UN urges Iraqi Kurds to drop referendum
Iraqi forces capture area on Syria border from Daesh — military
The United Nations has urged Iraqi Kurdish leader Massud Barzani to drop plans for an independence referendum and enter talks with Baghdad aimed at reaching a deal within three years.
Jan Kubis, the top UN envoy in Iraq, offered international backing for immediate negotiations between the country’s federal government and the autonomous Kurdish region.
In a document seen by AFP, he proposed “structured, sustained, intensive and result-oriented partnership negotiations on how to resolve all the problems and outstanding issues” between Baghdad and Arbil.
The Kurdish Regional Government is embroiled in longstanding disputes with the federal government over oil exports, budget payments and control of ethnically divided areas.
Iraqi Kurdish lawmakers yesterday approved holding the referendum in the face of fierce opposition both from Baghdad and the Kurds’ international backers.
Kubis called for talks, overseen by the UN Security Council, that would aim to reach a deal defining “principles and arrangements” for future relations between Baghdad and the KRG.
In return, Barzani’s administration would agree to postpone the referendum at least until the end of negotiations.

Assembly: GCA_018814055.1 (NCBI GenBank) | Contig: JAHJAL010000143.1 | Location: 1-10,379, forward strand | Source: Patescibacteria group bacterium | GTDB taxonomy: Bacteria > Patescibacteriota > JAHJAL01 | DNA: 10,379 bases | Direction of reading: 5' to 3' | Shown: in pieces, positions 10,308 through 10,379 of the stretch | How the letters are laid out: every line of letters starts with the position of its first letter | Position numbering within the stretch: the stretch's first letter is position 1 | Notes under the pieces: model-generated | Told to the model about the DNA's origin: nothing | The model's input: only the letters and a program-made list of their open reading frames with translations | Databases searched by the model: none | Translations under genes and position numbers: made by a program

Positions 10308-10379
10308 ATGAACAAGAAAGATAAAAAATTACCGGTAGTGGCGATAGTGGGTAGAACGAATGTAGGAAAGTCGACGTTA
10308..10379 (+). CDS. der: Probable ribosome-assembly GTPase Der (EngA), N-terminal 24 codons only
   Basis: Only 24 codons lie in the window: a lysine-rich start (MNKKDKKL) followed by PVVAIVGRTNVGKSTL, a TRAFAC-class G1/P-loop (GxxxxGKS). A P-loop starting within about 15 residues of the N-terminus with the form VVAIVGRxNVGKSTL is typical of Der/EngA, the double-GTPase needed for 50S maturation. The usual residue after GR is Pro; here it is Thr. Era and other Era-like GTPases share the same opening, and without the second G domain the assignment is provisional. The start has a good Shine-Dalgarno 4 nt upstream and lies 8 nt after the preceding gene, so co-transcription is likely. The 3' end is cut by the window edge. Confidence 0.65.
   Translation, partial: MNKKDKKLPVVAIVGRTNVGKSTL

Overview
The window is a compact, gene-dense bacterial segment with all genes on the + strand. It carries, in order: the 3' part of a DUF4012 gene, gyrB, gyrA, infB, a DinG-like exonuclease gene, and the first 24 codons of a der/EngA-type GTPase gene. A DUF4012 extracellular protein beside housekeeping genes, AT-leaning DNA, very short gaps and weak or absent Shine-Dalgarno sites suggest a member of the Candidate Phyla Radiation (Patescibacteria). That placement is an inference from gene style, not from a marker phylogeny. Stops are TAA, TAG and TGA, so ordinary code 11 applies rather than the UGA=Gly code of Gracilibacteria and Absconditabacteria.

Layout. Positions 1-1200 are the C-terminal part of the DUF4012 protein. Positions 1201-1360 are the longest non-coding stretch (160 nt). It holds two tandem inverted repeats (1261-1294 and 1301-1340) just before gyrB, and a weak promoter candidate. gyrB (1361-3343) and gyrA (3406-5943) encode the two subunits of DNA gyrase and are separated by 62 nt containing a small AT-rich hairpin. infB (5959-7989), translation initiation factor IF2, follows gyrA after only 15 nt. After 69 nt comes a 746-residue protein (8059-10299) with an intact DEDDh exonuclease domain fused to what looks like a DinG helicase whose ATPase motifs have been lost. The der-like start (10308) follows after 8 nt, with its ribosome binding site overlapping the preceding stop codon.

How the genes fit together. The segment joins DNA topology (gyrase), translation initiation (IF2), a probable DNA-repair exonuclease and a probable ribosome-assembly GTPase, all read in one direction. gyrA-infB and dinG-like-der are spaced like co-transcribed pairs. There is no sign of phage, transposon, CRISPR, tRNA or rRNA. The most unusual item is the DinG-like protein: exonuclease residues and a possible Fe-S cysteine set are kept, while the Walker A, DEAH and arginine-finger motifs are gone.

“Here is this offer, if they accept this alternative, there will be negotiations,” Kubis told AFP.
He said he hoped to hear from Barzani “in the next two or three days”. “I hope they will consider the options and I am waiting for their answer,” he said.
Meanwhile, Iraqi armed forces yesterday dislodged Daesh from a natural gas-rich border area with Syria, according to the military.
Iranian-backed forces fighting with Syrian President Bashar Al Assad’s army simultaneously announced the start of an offensive to reach the same border area from the opposite side.
An Iraqi military statement said Akashat, a desert region located south of the Euphrates river, was captured in an offensive which had been announced earlier in the day.
The attack on Akashat is meant to pave the way for the recapture of urban centres in the Euphrates valley, including the border post of Al Qaim, it said.
Iranian-backed Shiite paramilitary forces known as Popular Mobilisation and Sunni tribal fighters known as Tribal Mobilisation took part in the offensive, it added.
The Iraqi air force dropped thousands of leaflets overnight on Akashat as well as on Al Qaim and the towns of Ana and Rawa, alongside the Euphrates, telling the militants to surrender or face death, the statement said.
Snipers belonging to the Imam Ali Division, one of the groups fighting within the Hashed Al Shaabi (Popular Mobilisation) paramilitaries, during a military parade in Najaf yesterday.